Thursday, March 7, 2013

The Ivory Cubicle | Stick Shifts and Practical Politics

I slide into the driver's seat of an ancient Toyota.

“Hit the clutch, turn it on, and grab the gear shift,” my boss says. “Put the car into first gear, let up on the clutch and hit the gas at the same time.”

The car makes a revving noise, and then a grinding noise, and then stops emitting sound altogether.

“Try again.”

Perhaps 15 minutes later, the car starts rolling down the street, jerky gear changes and all.

The Art of Politics

A few years later, I hop into the passenger seat of my roommate's car. He makes a few effortless motions with the clutch and shifter, and we're off in seconds.

There seem to be some forms of knowledge that cannot be learned except by experience. Such as finding that “sweet spot” when using a stick shift. Or learning how to apply spin to a ping-pong ball. Or knowing how to drive a nail in with one hit. I’d suggest that governing is the same way.

In his 1947 essay “Rationalism in Politics,” British conservative Michael Oakeshott argued that there are two types of knowledge: technical knowledge and practical knowledge. Technical knowledge could be learned rationally, I can read a “how-to” guide on driving a stick and I can study the physics of spinning a ping-pong ball or hammering a nail. But if I am unable to apply the technique practically, I wouldn’t say that I know how to drive stick, spin a ping-pong ball, or hammer a nail. That requires practice, or experience.

Governance is the same way. A culture is a living, breathing, moving, changing organism comprised of living, breathing, moving, changing organisms. It needs to be governed by a person who has a “feel” for the way that it moves. The statesman should not only have an understanding human nature and moral principles that endure across time and culture, but also have an understanding of the way that human nature and moral principles interact in his particular culture. He needs to know what is politically feasible, whether a culture can stand having certain laws passed, or certain laws removed.  He understands that unwritten cultural laws have a greater impact on daily life than unwritten laws.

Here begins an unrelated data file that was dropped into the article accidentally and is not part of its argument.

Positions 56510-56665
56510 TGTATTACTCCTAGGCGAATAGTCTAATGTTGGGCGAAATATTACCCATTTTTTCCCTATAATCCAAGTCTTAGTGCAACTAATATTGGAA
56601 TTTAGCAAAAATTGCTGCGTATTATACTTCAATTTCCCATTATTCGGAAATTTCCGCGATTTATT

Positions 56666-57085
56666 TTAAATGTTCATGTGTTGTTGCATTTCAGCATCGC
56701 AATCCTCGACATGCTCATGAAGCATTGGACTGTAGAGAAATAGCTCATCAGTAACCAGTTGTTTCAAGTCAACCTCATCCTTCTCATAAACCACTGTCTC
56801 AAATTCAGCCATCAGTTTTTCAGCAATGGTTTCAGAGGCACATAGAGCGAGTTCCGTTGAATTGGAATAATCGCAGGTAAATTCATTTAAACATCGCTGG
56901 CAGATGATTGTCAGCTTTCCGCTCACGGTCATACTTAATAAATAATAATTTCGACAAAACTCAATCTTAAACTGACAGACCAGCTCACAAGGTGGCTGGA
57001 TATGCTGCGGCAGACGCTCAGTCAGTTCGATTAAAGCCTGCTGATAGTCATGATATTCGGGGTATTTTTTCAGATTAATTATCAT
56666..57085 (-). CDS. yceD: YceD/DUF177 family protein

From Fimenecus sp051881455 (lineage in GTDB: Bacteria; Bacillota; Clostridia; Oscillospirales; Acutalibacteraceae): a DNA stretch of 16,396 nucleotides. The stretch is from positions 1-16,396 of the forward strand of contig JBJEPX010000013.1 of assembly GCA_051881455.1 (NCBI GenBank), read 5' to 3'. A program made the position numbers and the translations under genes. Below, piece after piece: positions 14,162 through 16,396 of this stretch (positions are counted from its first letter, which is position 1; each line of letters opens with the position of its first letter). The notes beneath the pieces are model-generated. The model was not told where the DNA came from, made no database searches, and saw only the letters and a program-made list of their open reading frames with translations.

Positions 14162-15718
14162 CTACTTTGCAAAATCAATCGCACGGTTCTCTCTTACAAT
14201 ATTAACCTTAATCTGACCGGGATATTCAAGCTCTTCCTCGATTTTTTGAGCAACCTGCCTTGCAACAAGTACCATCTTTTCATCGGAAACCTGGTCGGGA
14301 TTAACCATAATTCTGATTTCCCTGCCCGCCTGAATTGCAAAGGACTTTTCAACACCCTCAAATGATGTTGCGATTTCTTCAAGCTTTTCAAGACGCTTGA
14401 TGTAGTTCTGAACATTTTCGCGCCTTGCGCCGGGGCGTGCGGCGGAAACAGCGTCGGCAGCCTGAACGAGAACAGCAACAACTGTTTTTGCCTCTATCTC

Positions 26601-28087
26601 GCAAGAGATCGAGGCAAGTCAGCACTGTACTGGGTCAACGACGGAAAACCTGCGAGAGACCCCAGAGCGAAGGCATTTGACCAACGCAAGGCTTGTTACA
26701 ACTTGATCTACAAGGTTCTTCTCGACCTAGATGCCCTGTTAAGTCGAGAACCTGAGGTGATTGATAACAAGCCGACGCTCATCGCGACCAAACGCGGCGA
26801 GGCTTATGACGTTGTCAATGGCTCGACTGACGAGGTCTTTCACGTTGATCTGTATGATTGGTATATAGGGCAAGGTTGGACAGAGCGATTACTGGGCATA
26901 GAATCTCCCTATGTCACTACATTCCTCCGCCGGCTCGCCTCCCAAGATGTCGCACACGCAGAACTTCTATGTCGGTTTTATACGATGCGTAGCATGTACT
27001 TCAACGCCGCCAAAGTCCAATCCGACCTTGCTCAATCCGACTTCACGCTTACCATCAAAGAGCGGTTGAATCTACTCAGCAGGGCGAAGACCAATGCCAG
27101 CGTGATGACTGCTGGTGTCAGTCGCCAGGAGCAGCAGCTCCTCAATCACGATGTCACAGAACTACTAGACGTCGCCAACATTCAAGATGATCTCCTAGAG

The problem is that politicians today are often elected on the basis of their rational system of government. “Experience” is considered a subsidiary factor as we run our way down each candidates platform to see which one’s policies agree with us the most. It’s why we get candidates making outlandish promises, only to enter office with the realization that most of what they promised is unworkable.

Don’t get me wrong, I’d rather have an inexperienced politician who is trying to do what is right than a politician whose policies are hostile to Christianity. But voters often have an opportunity, in the primary, to select a candidate who possesses the skills necessary for effective governance, yet neglect to do so because another candidate’s platform best fits their ideology. Conservatism, after all, isn’t just about rallying around eternal moral truths. It’s about using the tools that we have to conserve those truths and, as best we can, to steer culture back to them.

by Nick Barden
Picture found here.

(Questions? Comments? Concerns? Funny cat pictures? Well, maybe not the last one. At least, not too much. Drop a comment below).

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